Cluster Size Selectivity in the Product Distribution of Ethene Dehydrogenation on Niobium Clusters
Department of Chemistry, Trent University, Питерборо, Ontario, CanadaThe Journal of Physical Chemistry A (Impact Factor: 2.69). 09/2005; 109(32):7046-56. DOI: 10.1021/jp0506944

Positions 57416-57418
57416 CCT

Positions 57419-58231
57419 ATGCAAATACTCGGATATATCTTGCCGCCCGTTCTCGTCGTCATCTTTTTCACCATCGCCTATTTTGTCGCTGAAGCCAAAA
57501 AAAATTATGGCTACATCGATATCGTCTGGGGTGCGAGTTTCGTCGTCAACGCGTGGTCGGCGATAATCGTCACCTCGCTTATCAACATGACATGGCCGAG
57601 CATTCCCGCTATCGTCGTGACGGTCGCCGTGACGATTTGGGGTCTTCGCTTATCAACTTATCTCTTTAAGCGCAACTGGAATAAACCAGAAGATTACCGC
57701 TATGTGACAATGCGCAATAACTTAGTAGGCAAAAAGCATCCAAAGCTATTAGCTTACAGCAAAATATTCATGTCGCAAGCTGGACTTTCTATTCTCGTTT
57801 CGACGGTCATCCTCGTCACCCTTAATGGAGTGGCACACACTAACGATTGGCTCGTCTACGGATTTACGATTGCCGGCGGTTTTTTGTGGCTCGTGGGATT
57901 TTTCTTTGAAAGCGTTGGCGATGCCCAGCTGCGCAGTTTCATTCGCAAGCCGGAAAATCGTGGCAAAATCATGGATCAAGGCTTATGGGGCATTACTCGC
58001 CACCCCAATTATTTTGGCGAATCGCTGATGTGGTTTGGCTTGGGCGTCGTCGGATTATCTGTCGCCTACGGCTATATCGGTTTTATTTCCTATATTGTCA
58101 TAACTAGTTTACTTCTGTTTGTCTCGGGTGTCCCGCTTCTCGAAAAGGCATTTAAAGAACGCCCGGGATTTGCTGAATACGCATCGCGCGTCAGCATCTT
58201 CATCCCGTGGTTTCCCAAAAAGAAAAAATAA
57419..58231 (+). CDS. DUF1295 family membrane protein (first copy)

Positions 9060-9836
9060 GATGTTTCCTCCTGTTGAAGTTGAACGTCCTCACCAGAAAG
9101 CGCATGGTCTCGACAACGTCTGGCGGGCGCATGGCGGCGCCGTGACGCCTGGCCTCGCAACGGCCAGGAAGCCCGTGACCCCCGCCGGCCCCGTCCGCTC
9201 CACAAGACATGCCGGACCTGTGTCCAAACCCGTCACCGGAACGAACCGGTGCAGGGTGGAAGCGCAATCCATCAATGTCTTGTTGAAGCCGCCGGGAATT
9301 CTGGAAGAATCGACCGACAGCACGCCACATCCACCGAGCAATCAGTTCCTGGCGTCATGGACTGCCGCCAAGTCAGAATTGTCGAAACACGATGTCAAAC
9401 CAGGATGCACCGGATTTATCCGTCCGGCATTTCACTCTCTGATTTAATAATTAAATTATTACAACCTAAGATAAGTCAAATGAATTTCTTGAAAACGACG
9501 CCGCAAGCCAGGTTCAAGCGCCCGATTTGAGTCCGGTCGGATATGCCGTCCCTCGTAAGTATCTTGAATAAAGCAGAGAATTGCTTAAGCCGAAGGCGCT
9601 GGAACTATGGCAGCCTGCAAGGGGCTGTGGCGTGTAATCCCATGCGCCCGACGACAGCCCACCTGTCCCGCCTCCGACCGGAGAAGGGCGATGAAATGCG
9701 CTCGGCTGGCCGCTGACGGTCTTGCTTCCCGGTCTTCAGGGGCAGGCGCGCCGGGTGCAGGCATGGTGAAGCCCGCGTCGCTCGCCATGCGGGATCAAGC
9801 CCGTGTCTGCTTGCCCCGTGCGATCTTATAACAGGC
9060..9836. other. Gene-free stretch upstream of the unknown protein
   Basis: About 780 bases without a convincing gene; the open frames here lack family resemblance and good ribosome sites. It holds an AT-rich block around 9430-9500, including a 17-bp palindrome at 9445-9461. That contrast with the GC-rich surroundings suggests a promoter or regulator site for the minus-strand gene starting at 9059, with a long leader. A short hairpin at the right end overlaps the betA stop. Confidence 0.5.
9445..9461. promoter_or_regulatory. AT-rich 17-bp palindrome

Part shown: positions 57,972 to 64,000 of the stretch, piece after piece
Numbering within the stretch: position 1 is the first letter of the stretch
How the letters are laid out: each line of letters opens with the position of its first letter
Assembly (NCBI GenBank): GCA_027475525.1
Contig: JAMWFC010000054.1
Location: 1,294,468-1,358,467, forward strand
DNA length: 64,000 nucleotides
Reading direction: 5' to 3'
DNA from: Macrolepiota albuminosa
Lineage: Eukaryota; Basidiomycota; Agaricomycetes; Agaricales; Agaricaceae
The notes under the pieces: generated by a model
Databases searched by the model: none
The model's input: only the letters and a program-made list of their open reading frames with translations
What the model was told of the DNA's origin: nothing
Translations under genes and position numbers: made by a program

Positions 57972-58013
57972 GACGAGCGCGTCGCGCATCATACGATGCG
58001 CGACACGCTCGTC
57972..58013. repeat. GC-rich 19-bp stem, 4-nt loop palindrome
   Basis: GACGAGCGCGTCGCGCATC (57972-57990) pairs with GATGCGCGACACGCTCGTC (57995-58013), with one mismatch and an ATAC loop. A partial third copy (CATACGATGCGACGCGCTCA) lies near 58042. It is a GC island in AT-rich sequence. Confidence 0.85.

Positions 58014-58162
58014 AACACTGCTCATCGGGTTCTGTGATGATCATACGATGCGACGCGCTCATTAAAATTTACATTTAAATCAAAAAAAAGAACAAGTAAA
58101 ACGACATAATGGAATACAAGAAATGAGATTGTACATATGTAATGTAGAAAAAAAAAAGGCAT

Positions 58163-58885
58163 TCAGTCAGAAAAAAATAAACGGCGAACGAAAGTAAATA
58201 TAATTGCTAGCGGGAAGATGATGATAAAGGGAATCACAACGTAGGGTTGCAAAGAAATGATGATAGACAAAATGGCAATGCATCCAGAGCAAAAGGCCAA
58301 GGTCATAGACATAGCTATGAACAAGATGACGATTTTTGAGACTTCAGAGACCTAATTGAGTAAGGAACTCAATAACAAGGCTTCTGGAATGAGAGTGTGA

Ethene reactions with niobium atoms and clusters containing up to 25 constituent atoms have been studied in a fast-flow metal cluster reactor. The clusters react with ethene at about the gas-kinetic collision rate, indicating a barrierless association process as the cluster removal step. Exceptions are Nb8 and Nb10, for which a significantly diminished rate is observed, reflecting some cluster size selectivity. Analysis of the experimental primary product masses indicates dehydrogenation of ethene for all clusters save Nb10, yielding either Nb(n)C2H2 or Nb(n)C2. Over the range Nb-Nb6, the extent of dehydrogenation increases with cluster size, then decreases for larger clusters. For many clusters, secondary and tertiary product masses are also observed, showing varying degrees of dehydrogenation corresponding to net addition of C2H4, C2H2, or C2. With Nb atoms and several small clusters, formal addition of at least six ethene molecules is observed, suggesting a polymerization process may be active. Kinetic analysis of the Nb atom and several Nb(n) cluster reactions with ethene shows that the process is consistent with sequential addition of ethene units at rates corresponding approximately to the gas-kinetic collision frequency for several consecutive reacting ethene molecules. Some variation in the rate of ethene pick up is found, which likely reflects small energy barriers or steric constraints associated with individual mechanistic steps. Density functional calculations of structures of Nb clusters up to Nb(6), and the reaction products Nb(n)C2H2 and Nb(n)C2 (n = 1...6) are presented. Investigation of the thermochemistry for the dehydrogenation of ethene to form molecular hydrogen, for the Nb atom and clusters up to Nb6, demonstrates that the exergonicity of the formation of Nb(n)C2 species increases with cluster size over this range, which supports the proposal that the extent of dehydrogenation is determined primarily by thermodynamic constraints. Analysis of the structural variations present in the cluster species studied shows an increase in C-H bond lengths with cluster size that closely correlates with the increased thermodynamic drive to full dehydrogenation. This correlation strongly suggests that all steps in the reaction are barrierless, and that weakening of the C-H bonds is directly reflected in the thermodynamics of the overall dehydrogenation process. It is also demonstrated that reaction exergonicity in the initial partial dehydrogenation step must be carried through as excess internal energy into the second dehydrogenation step.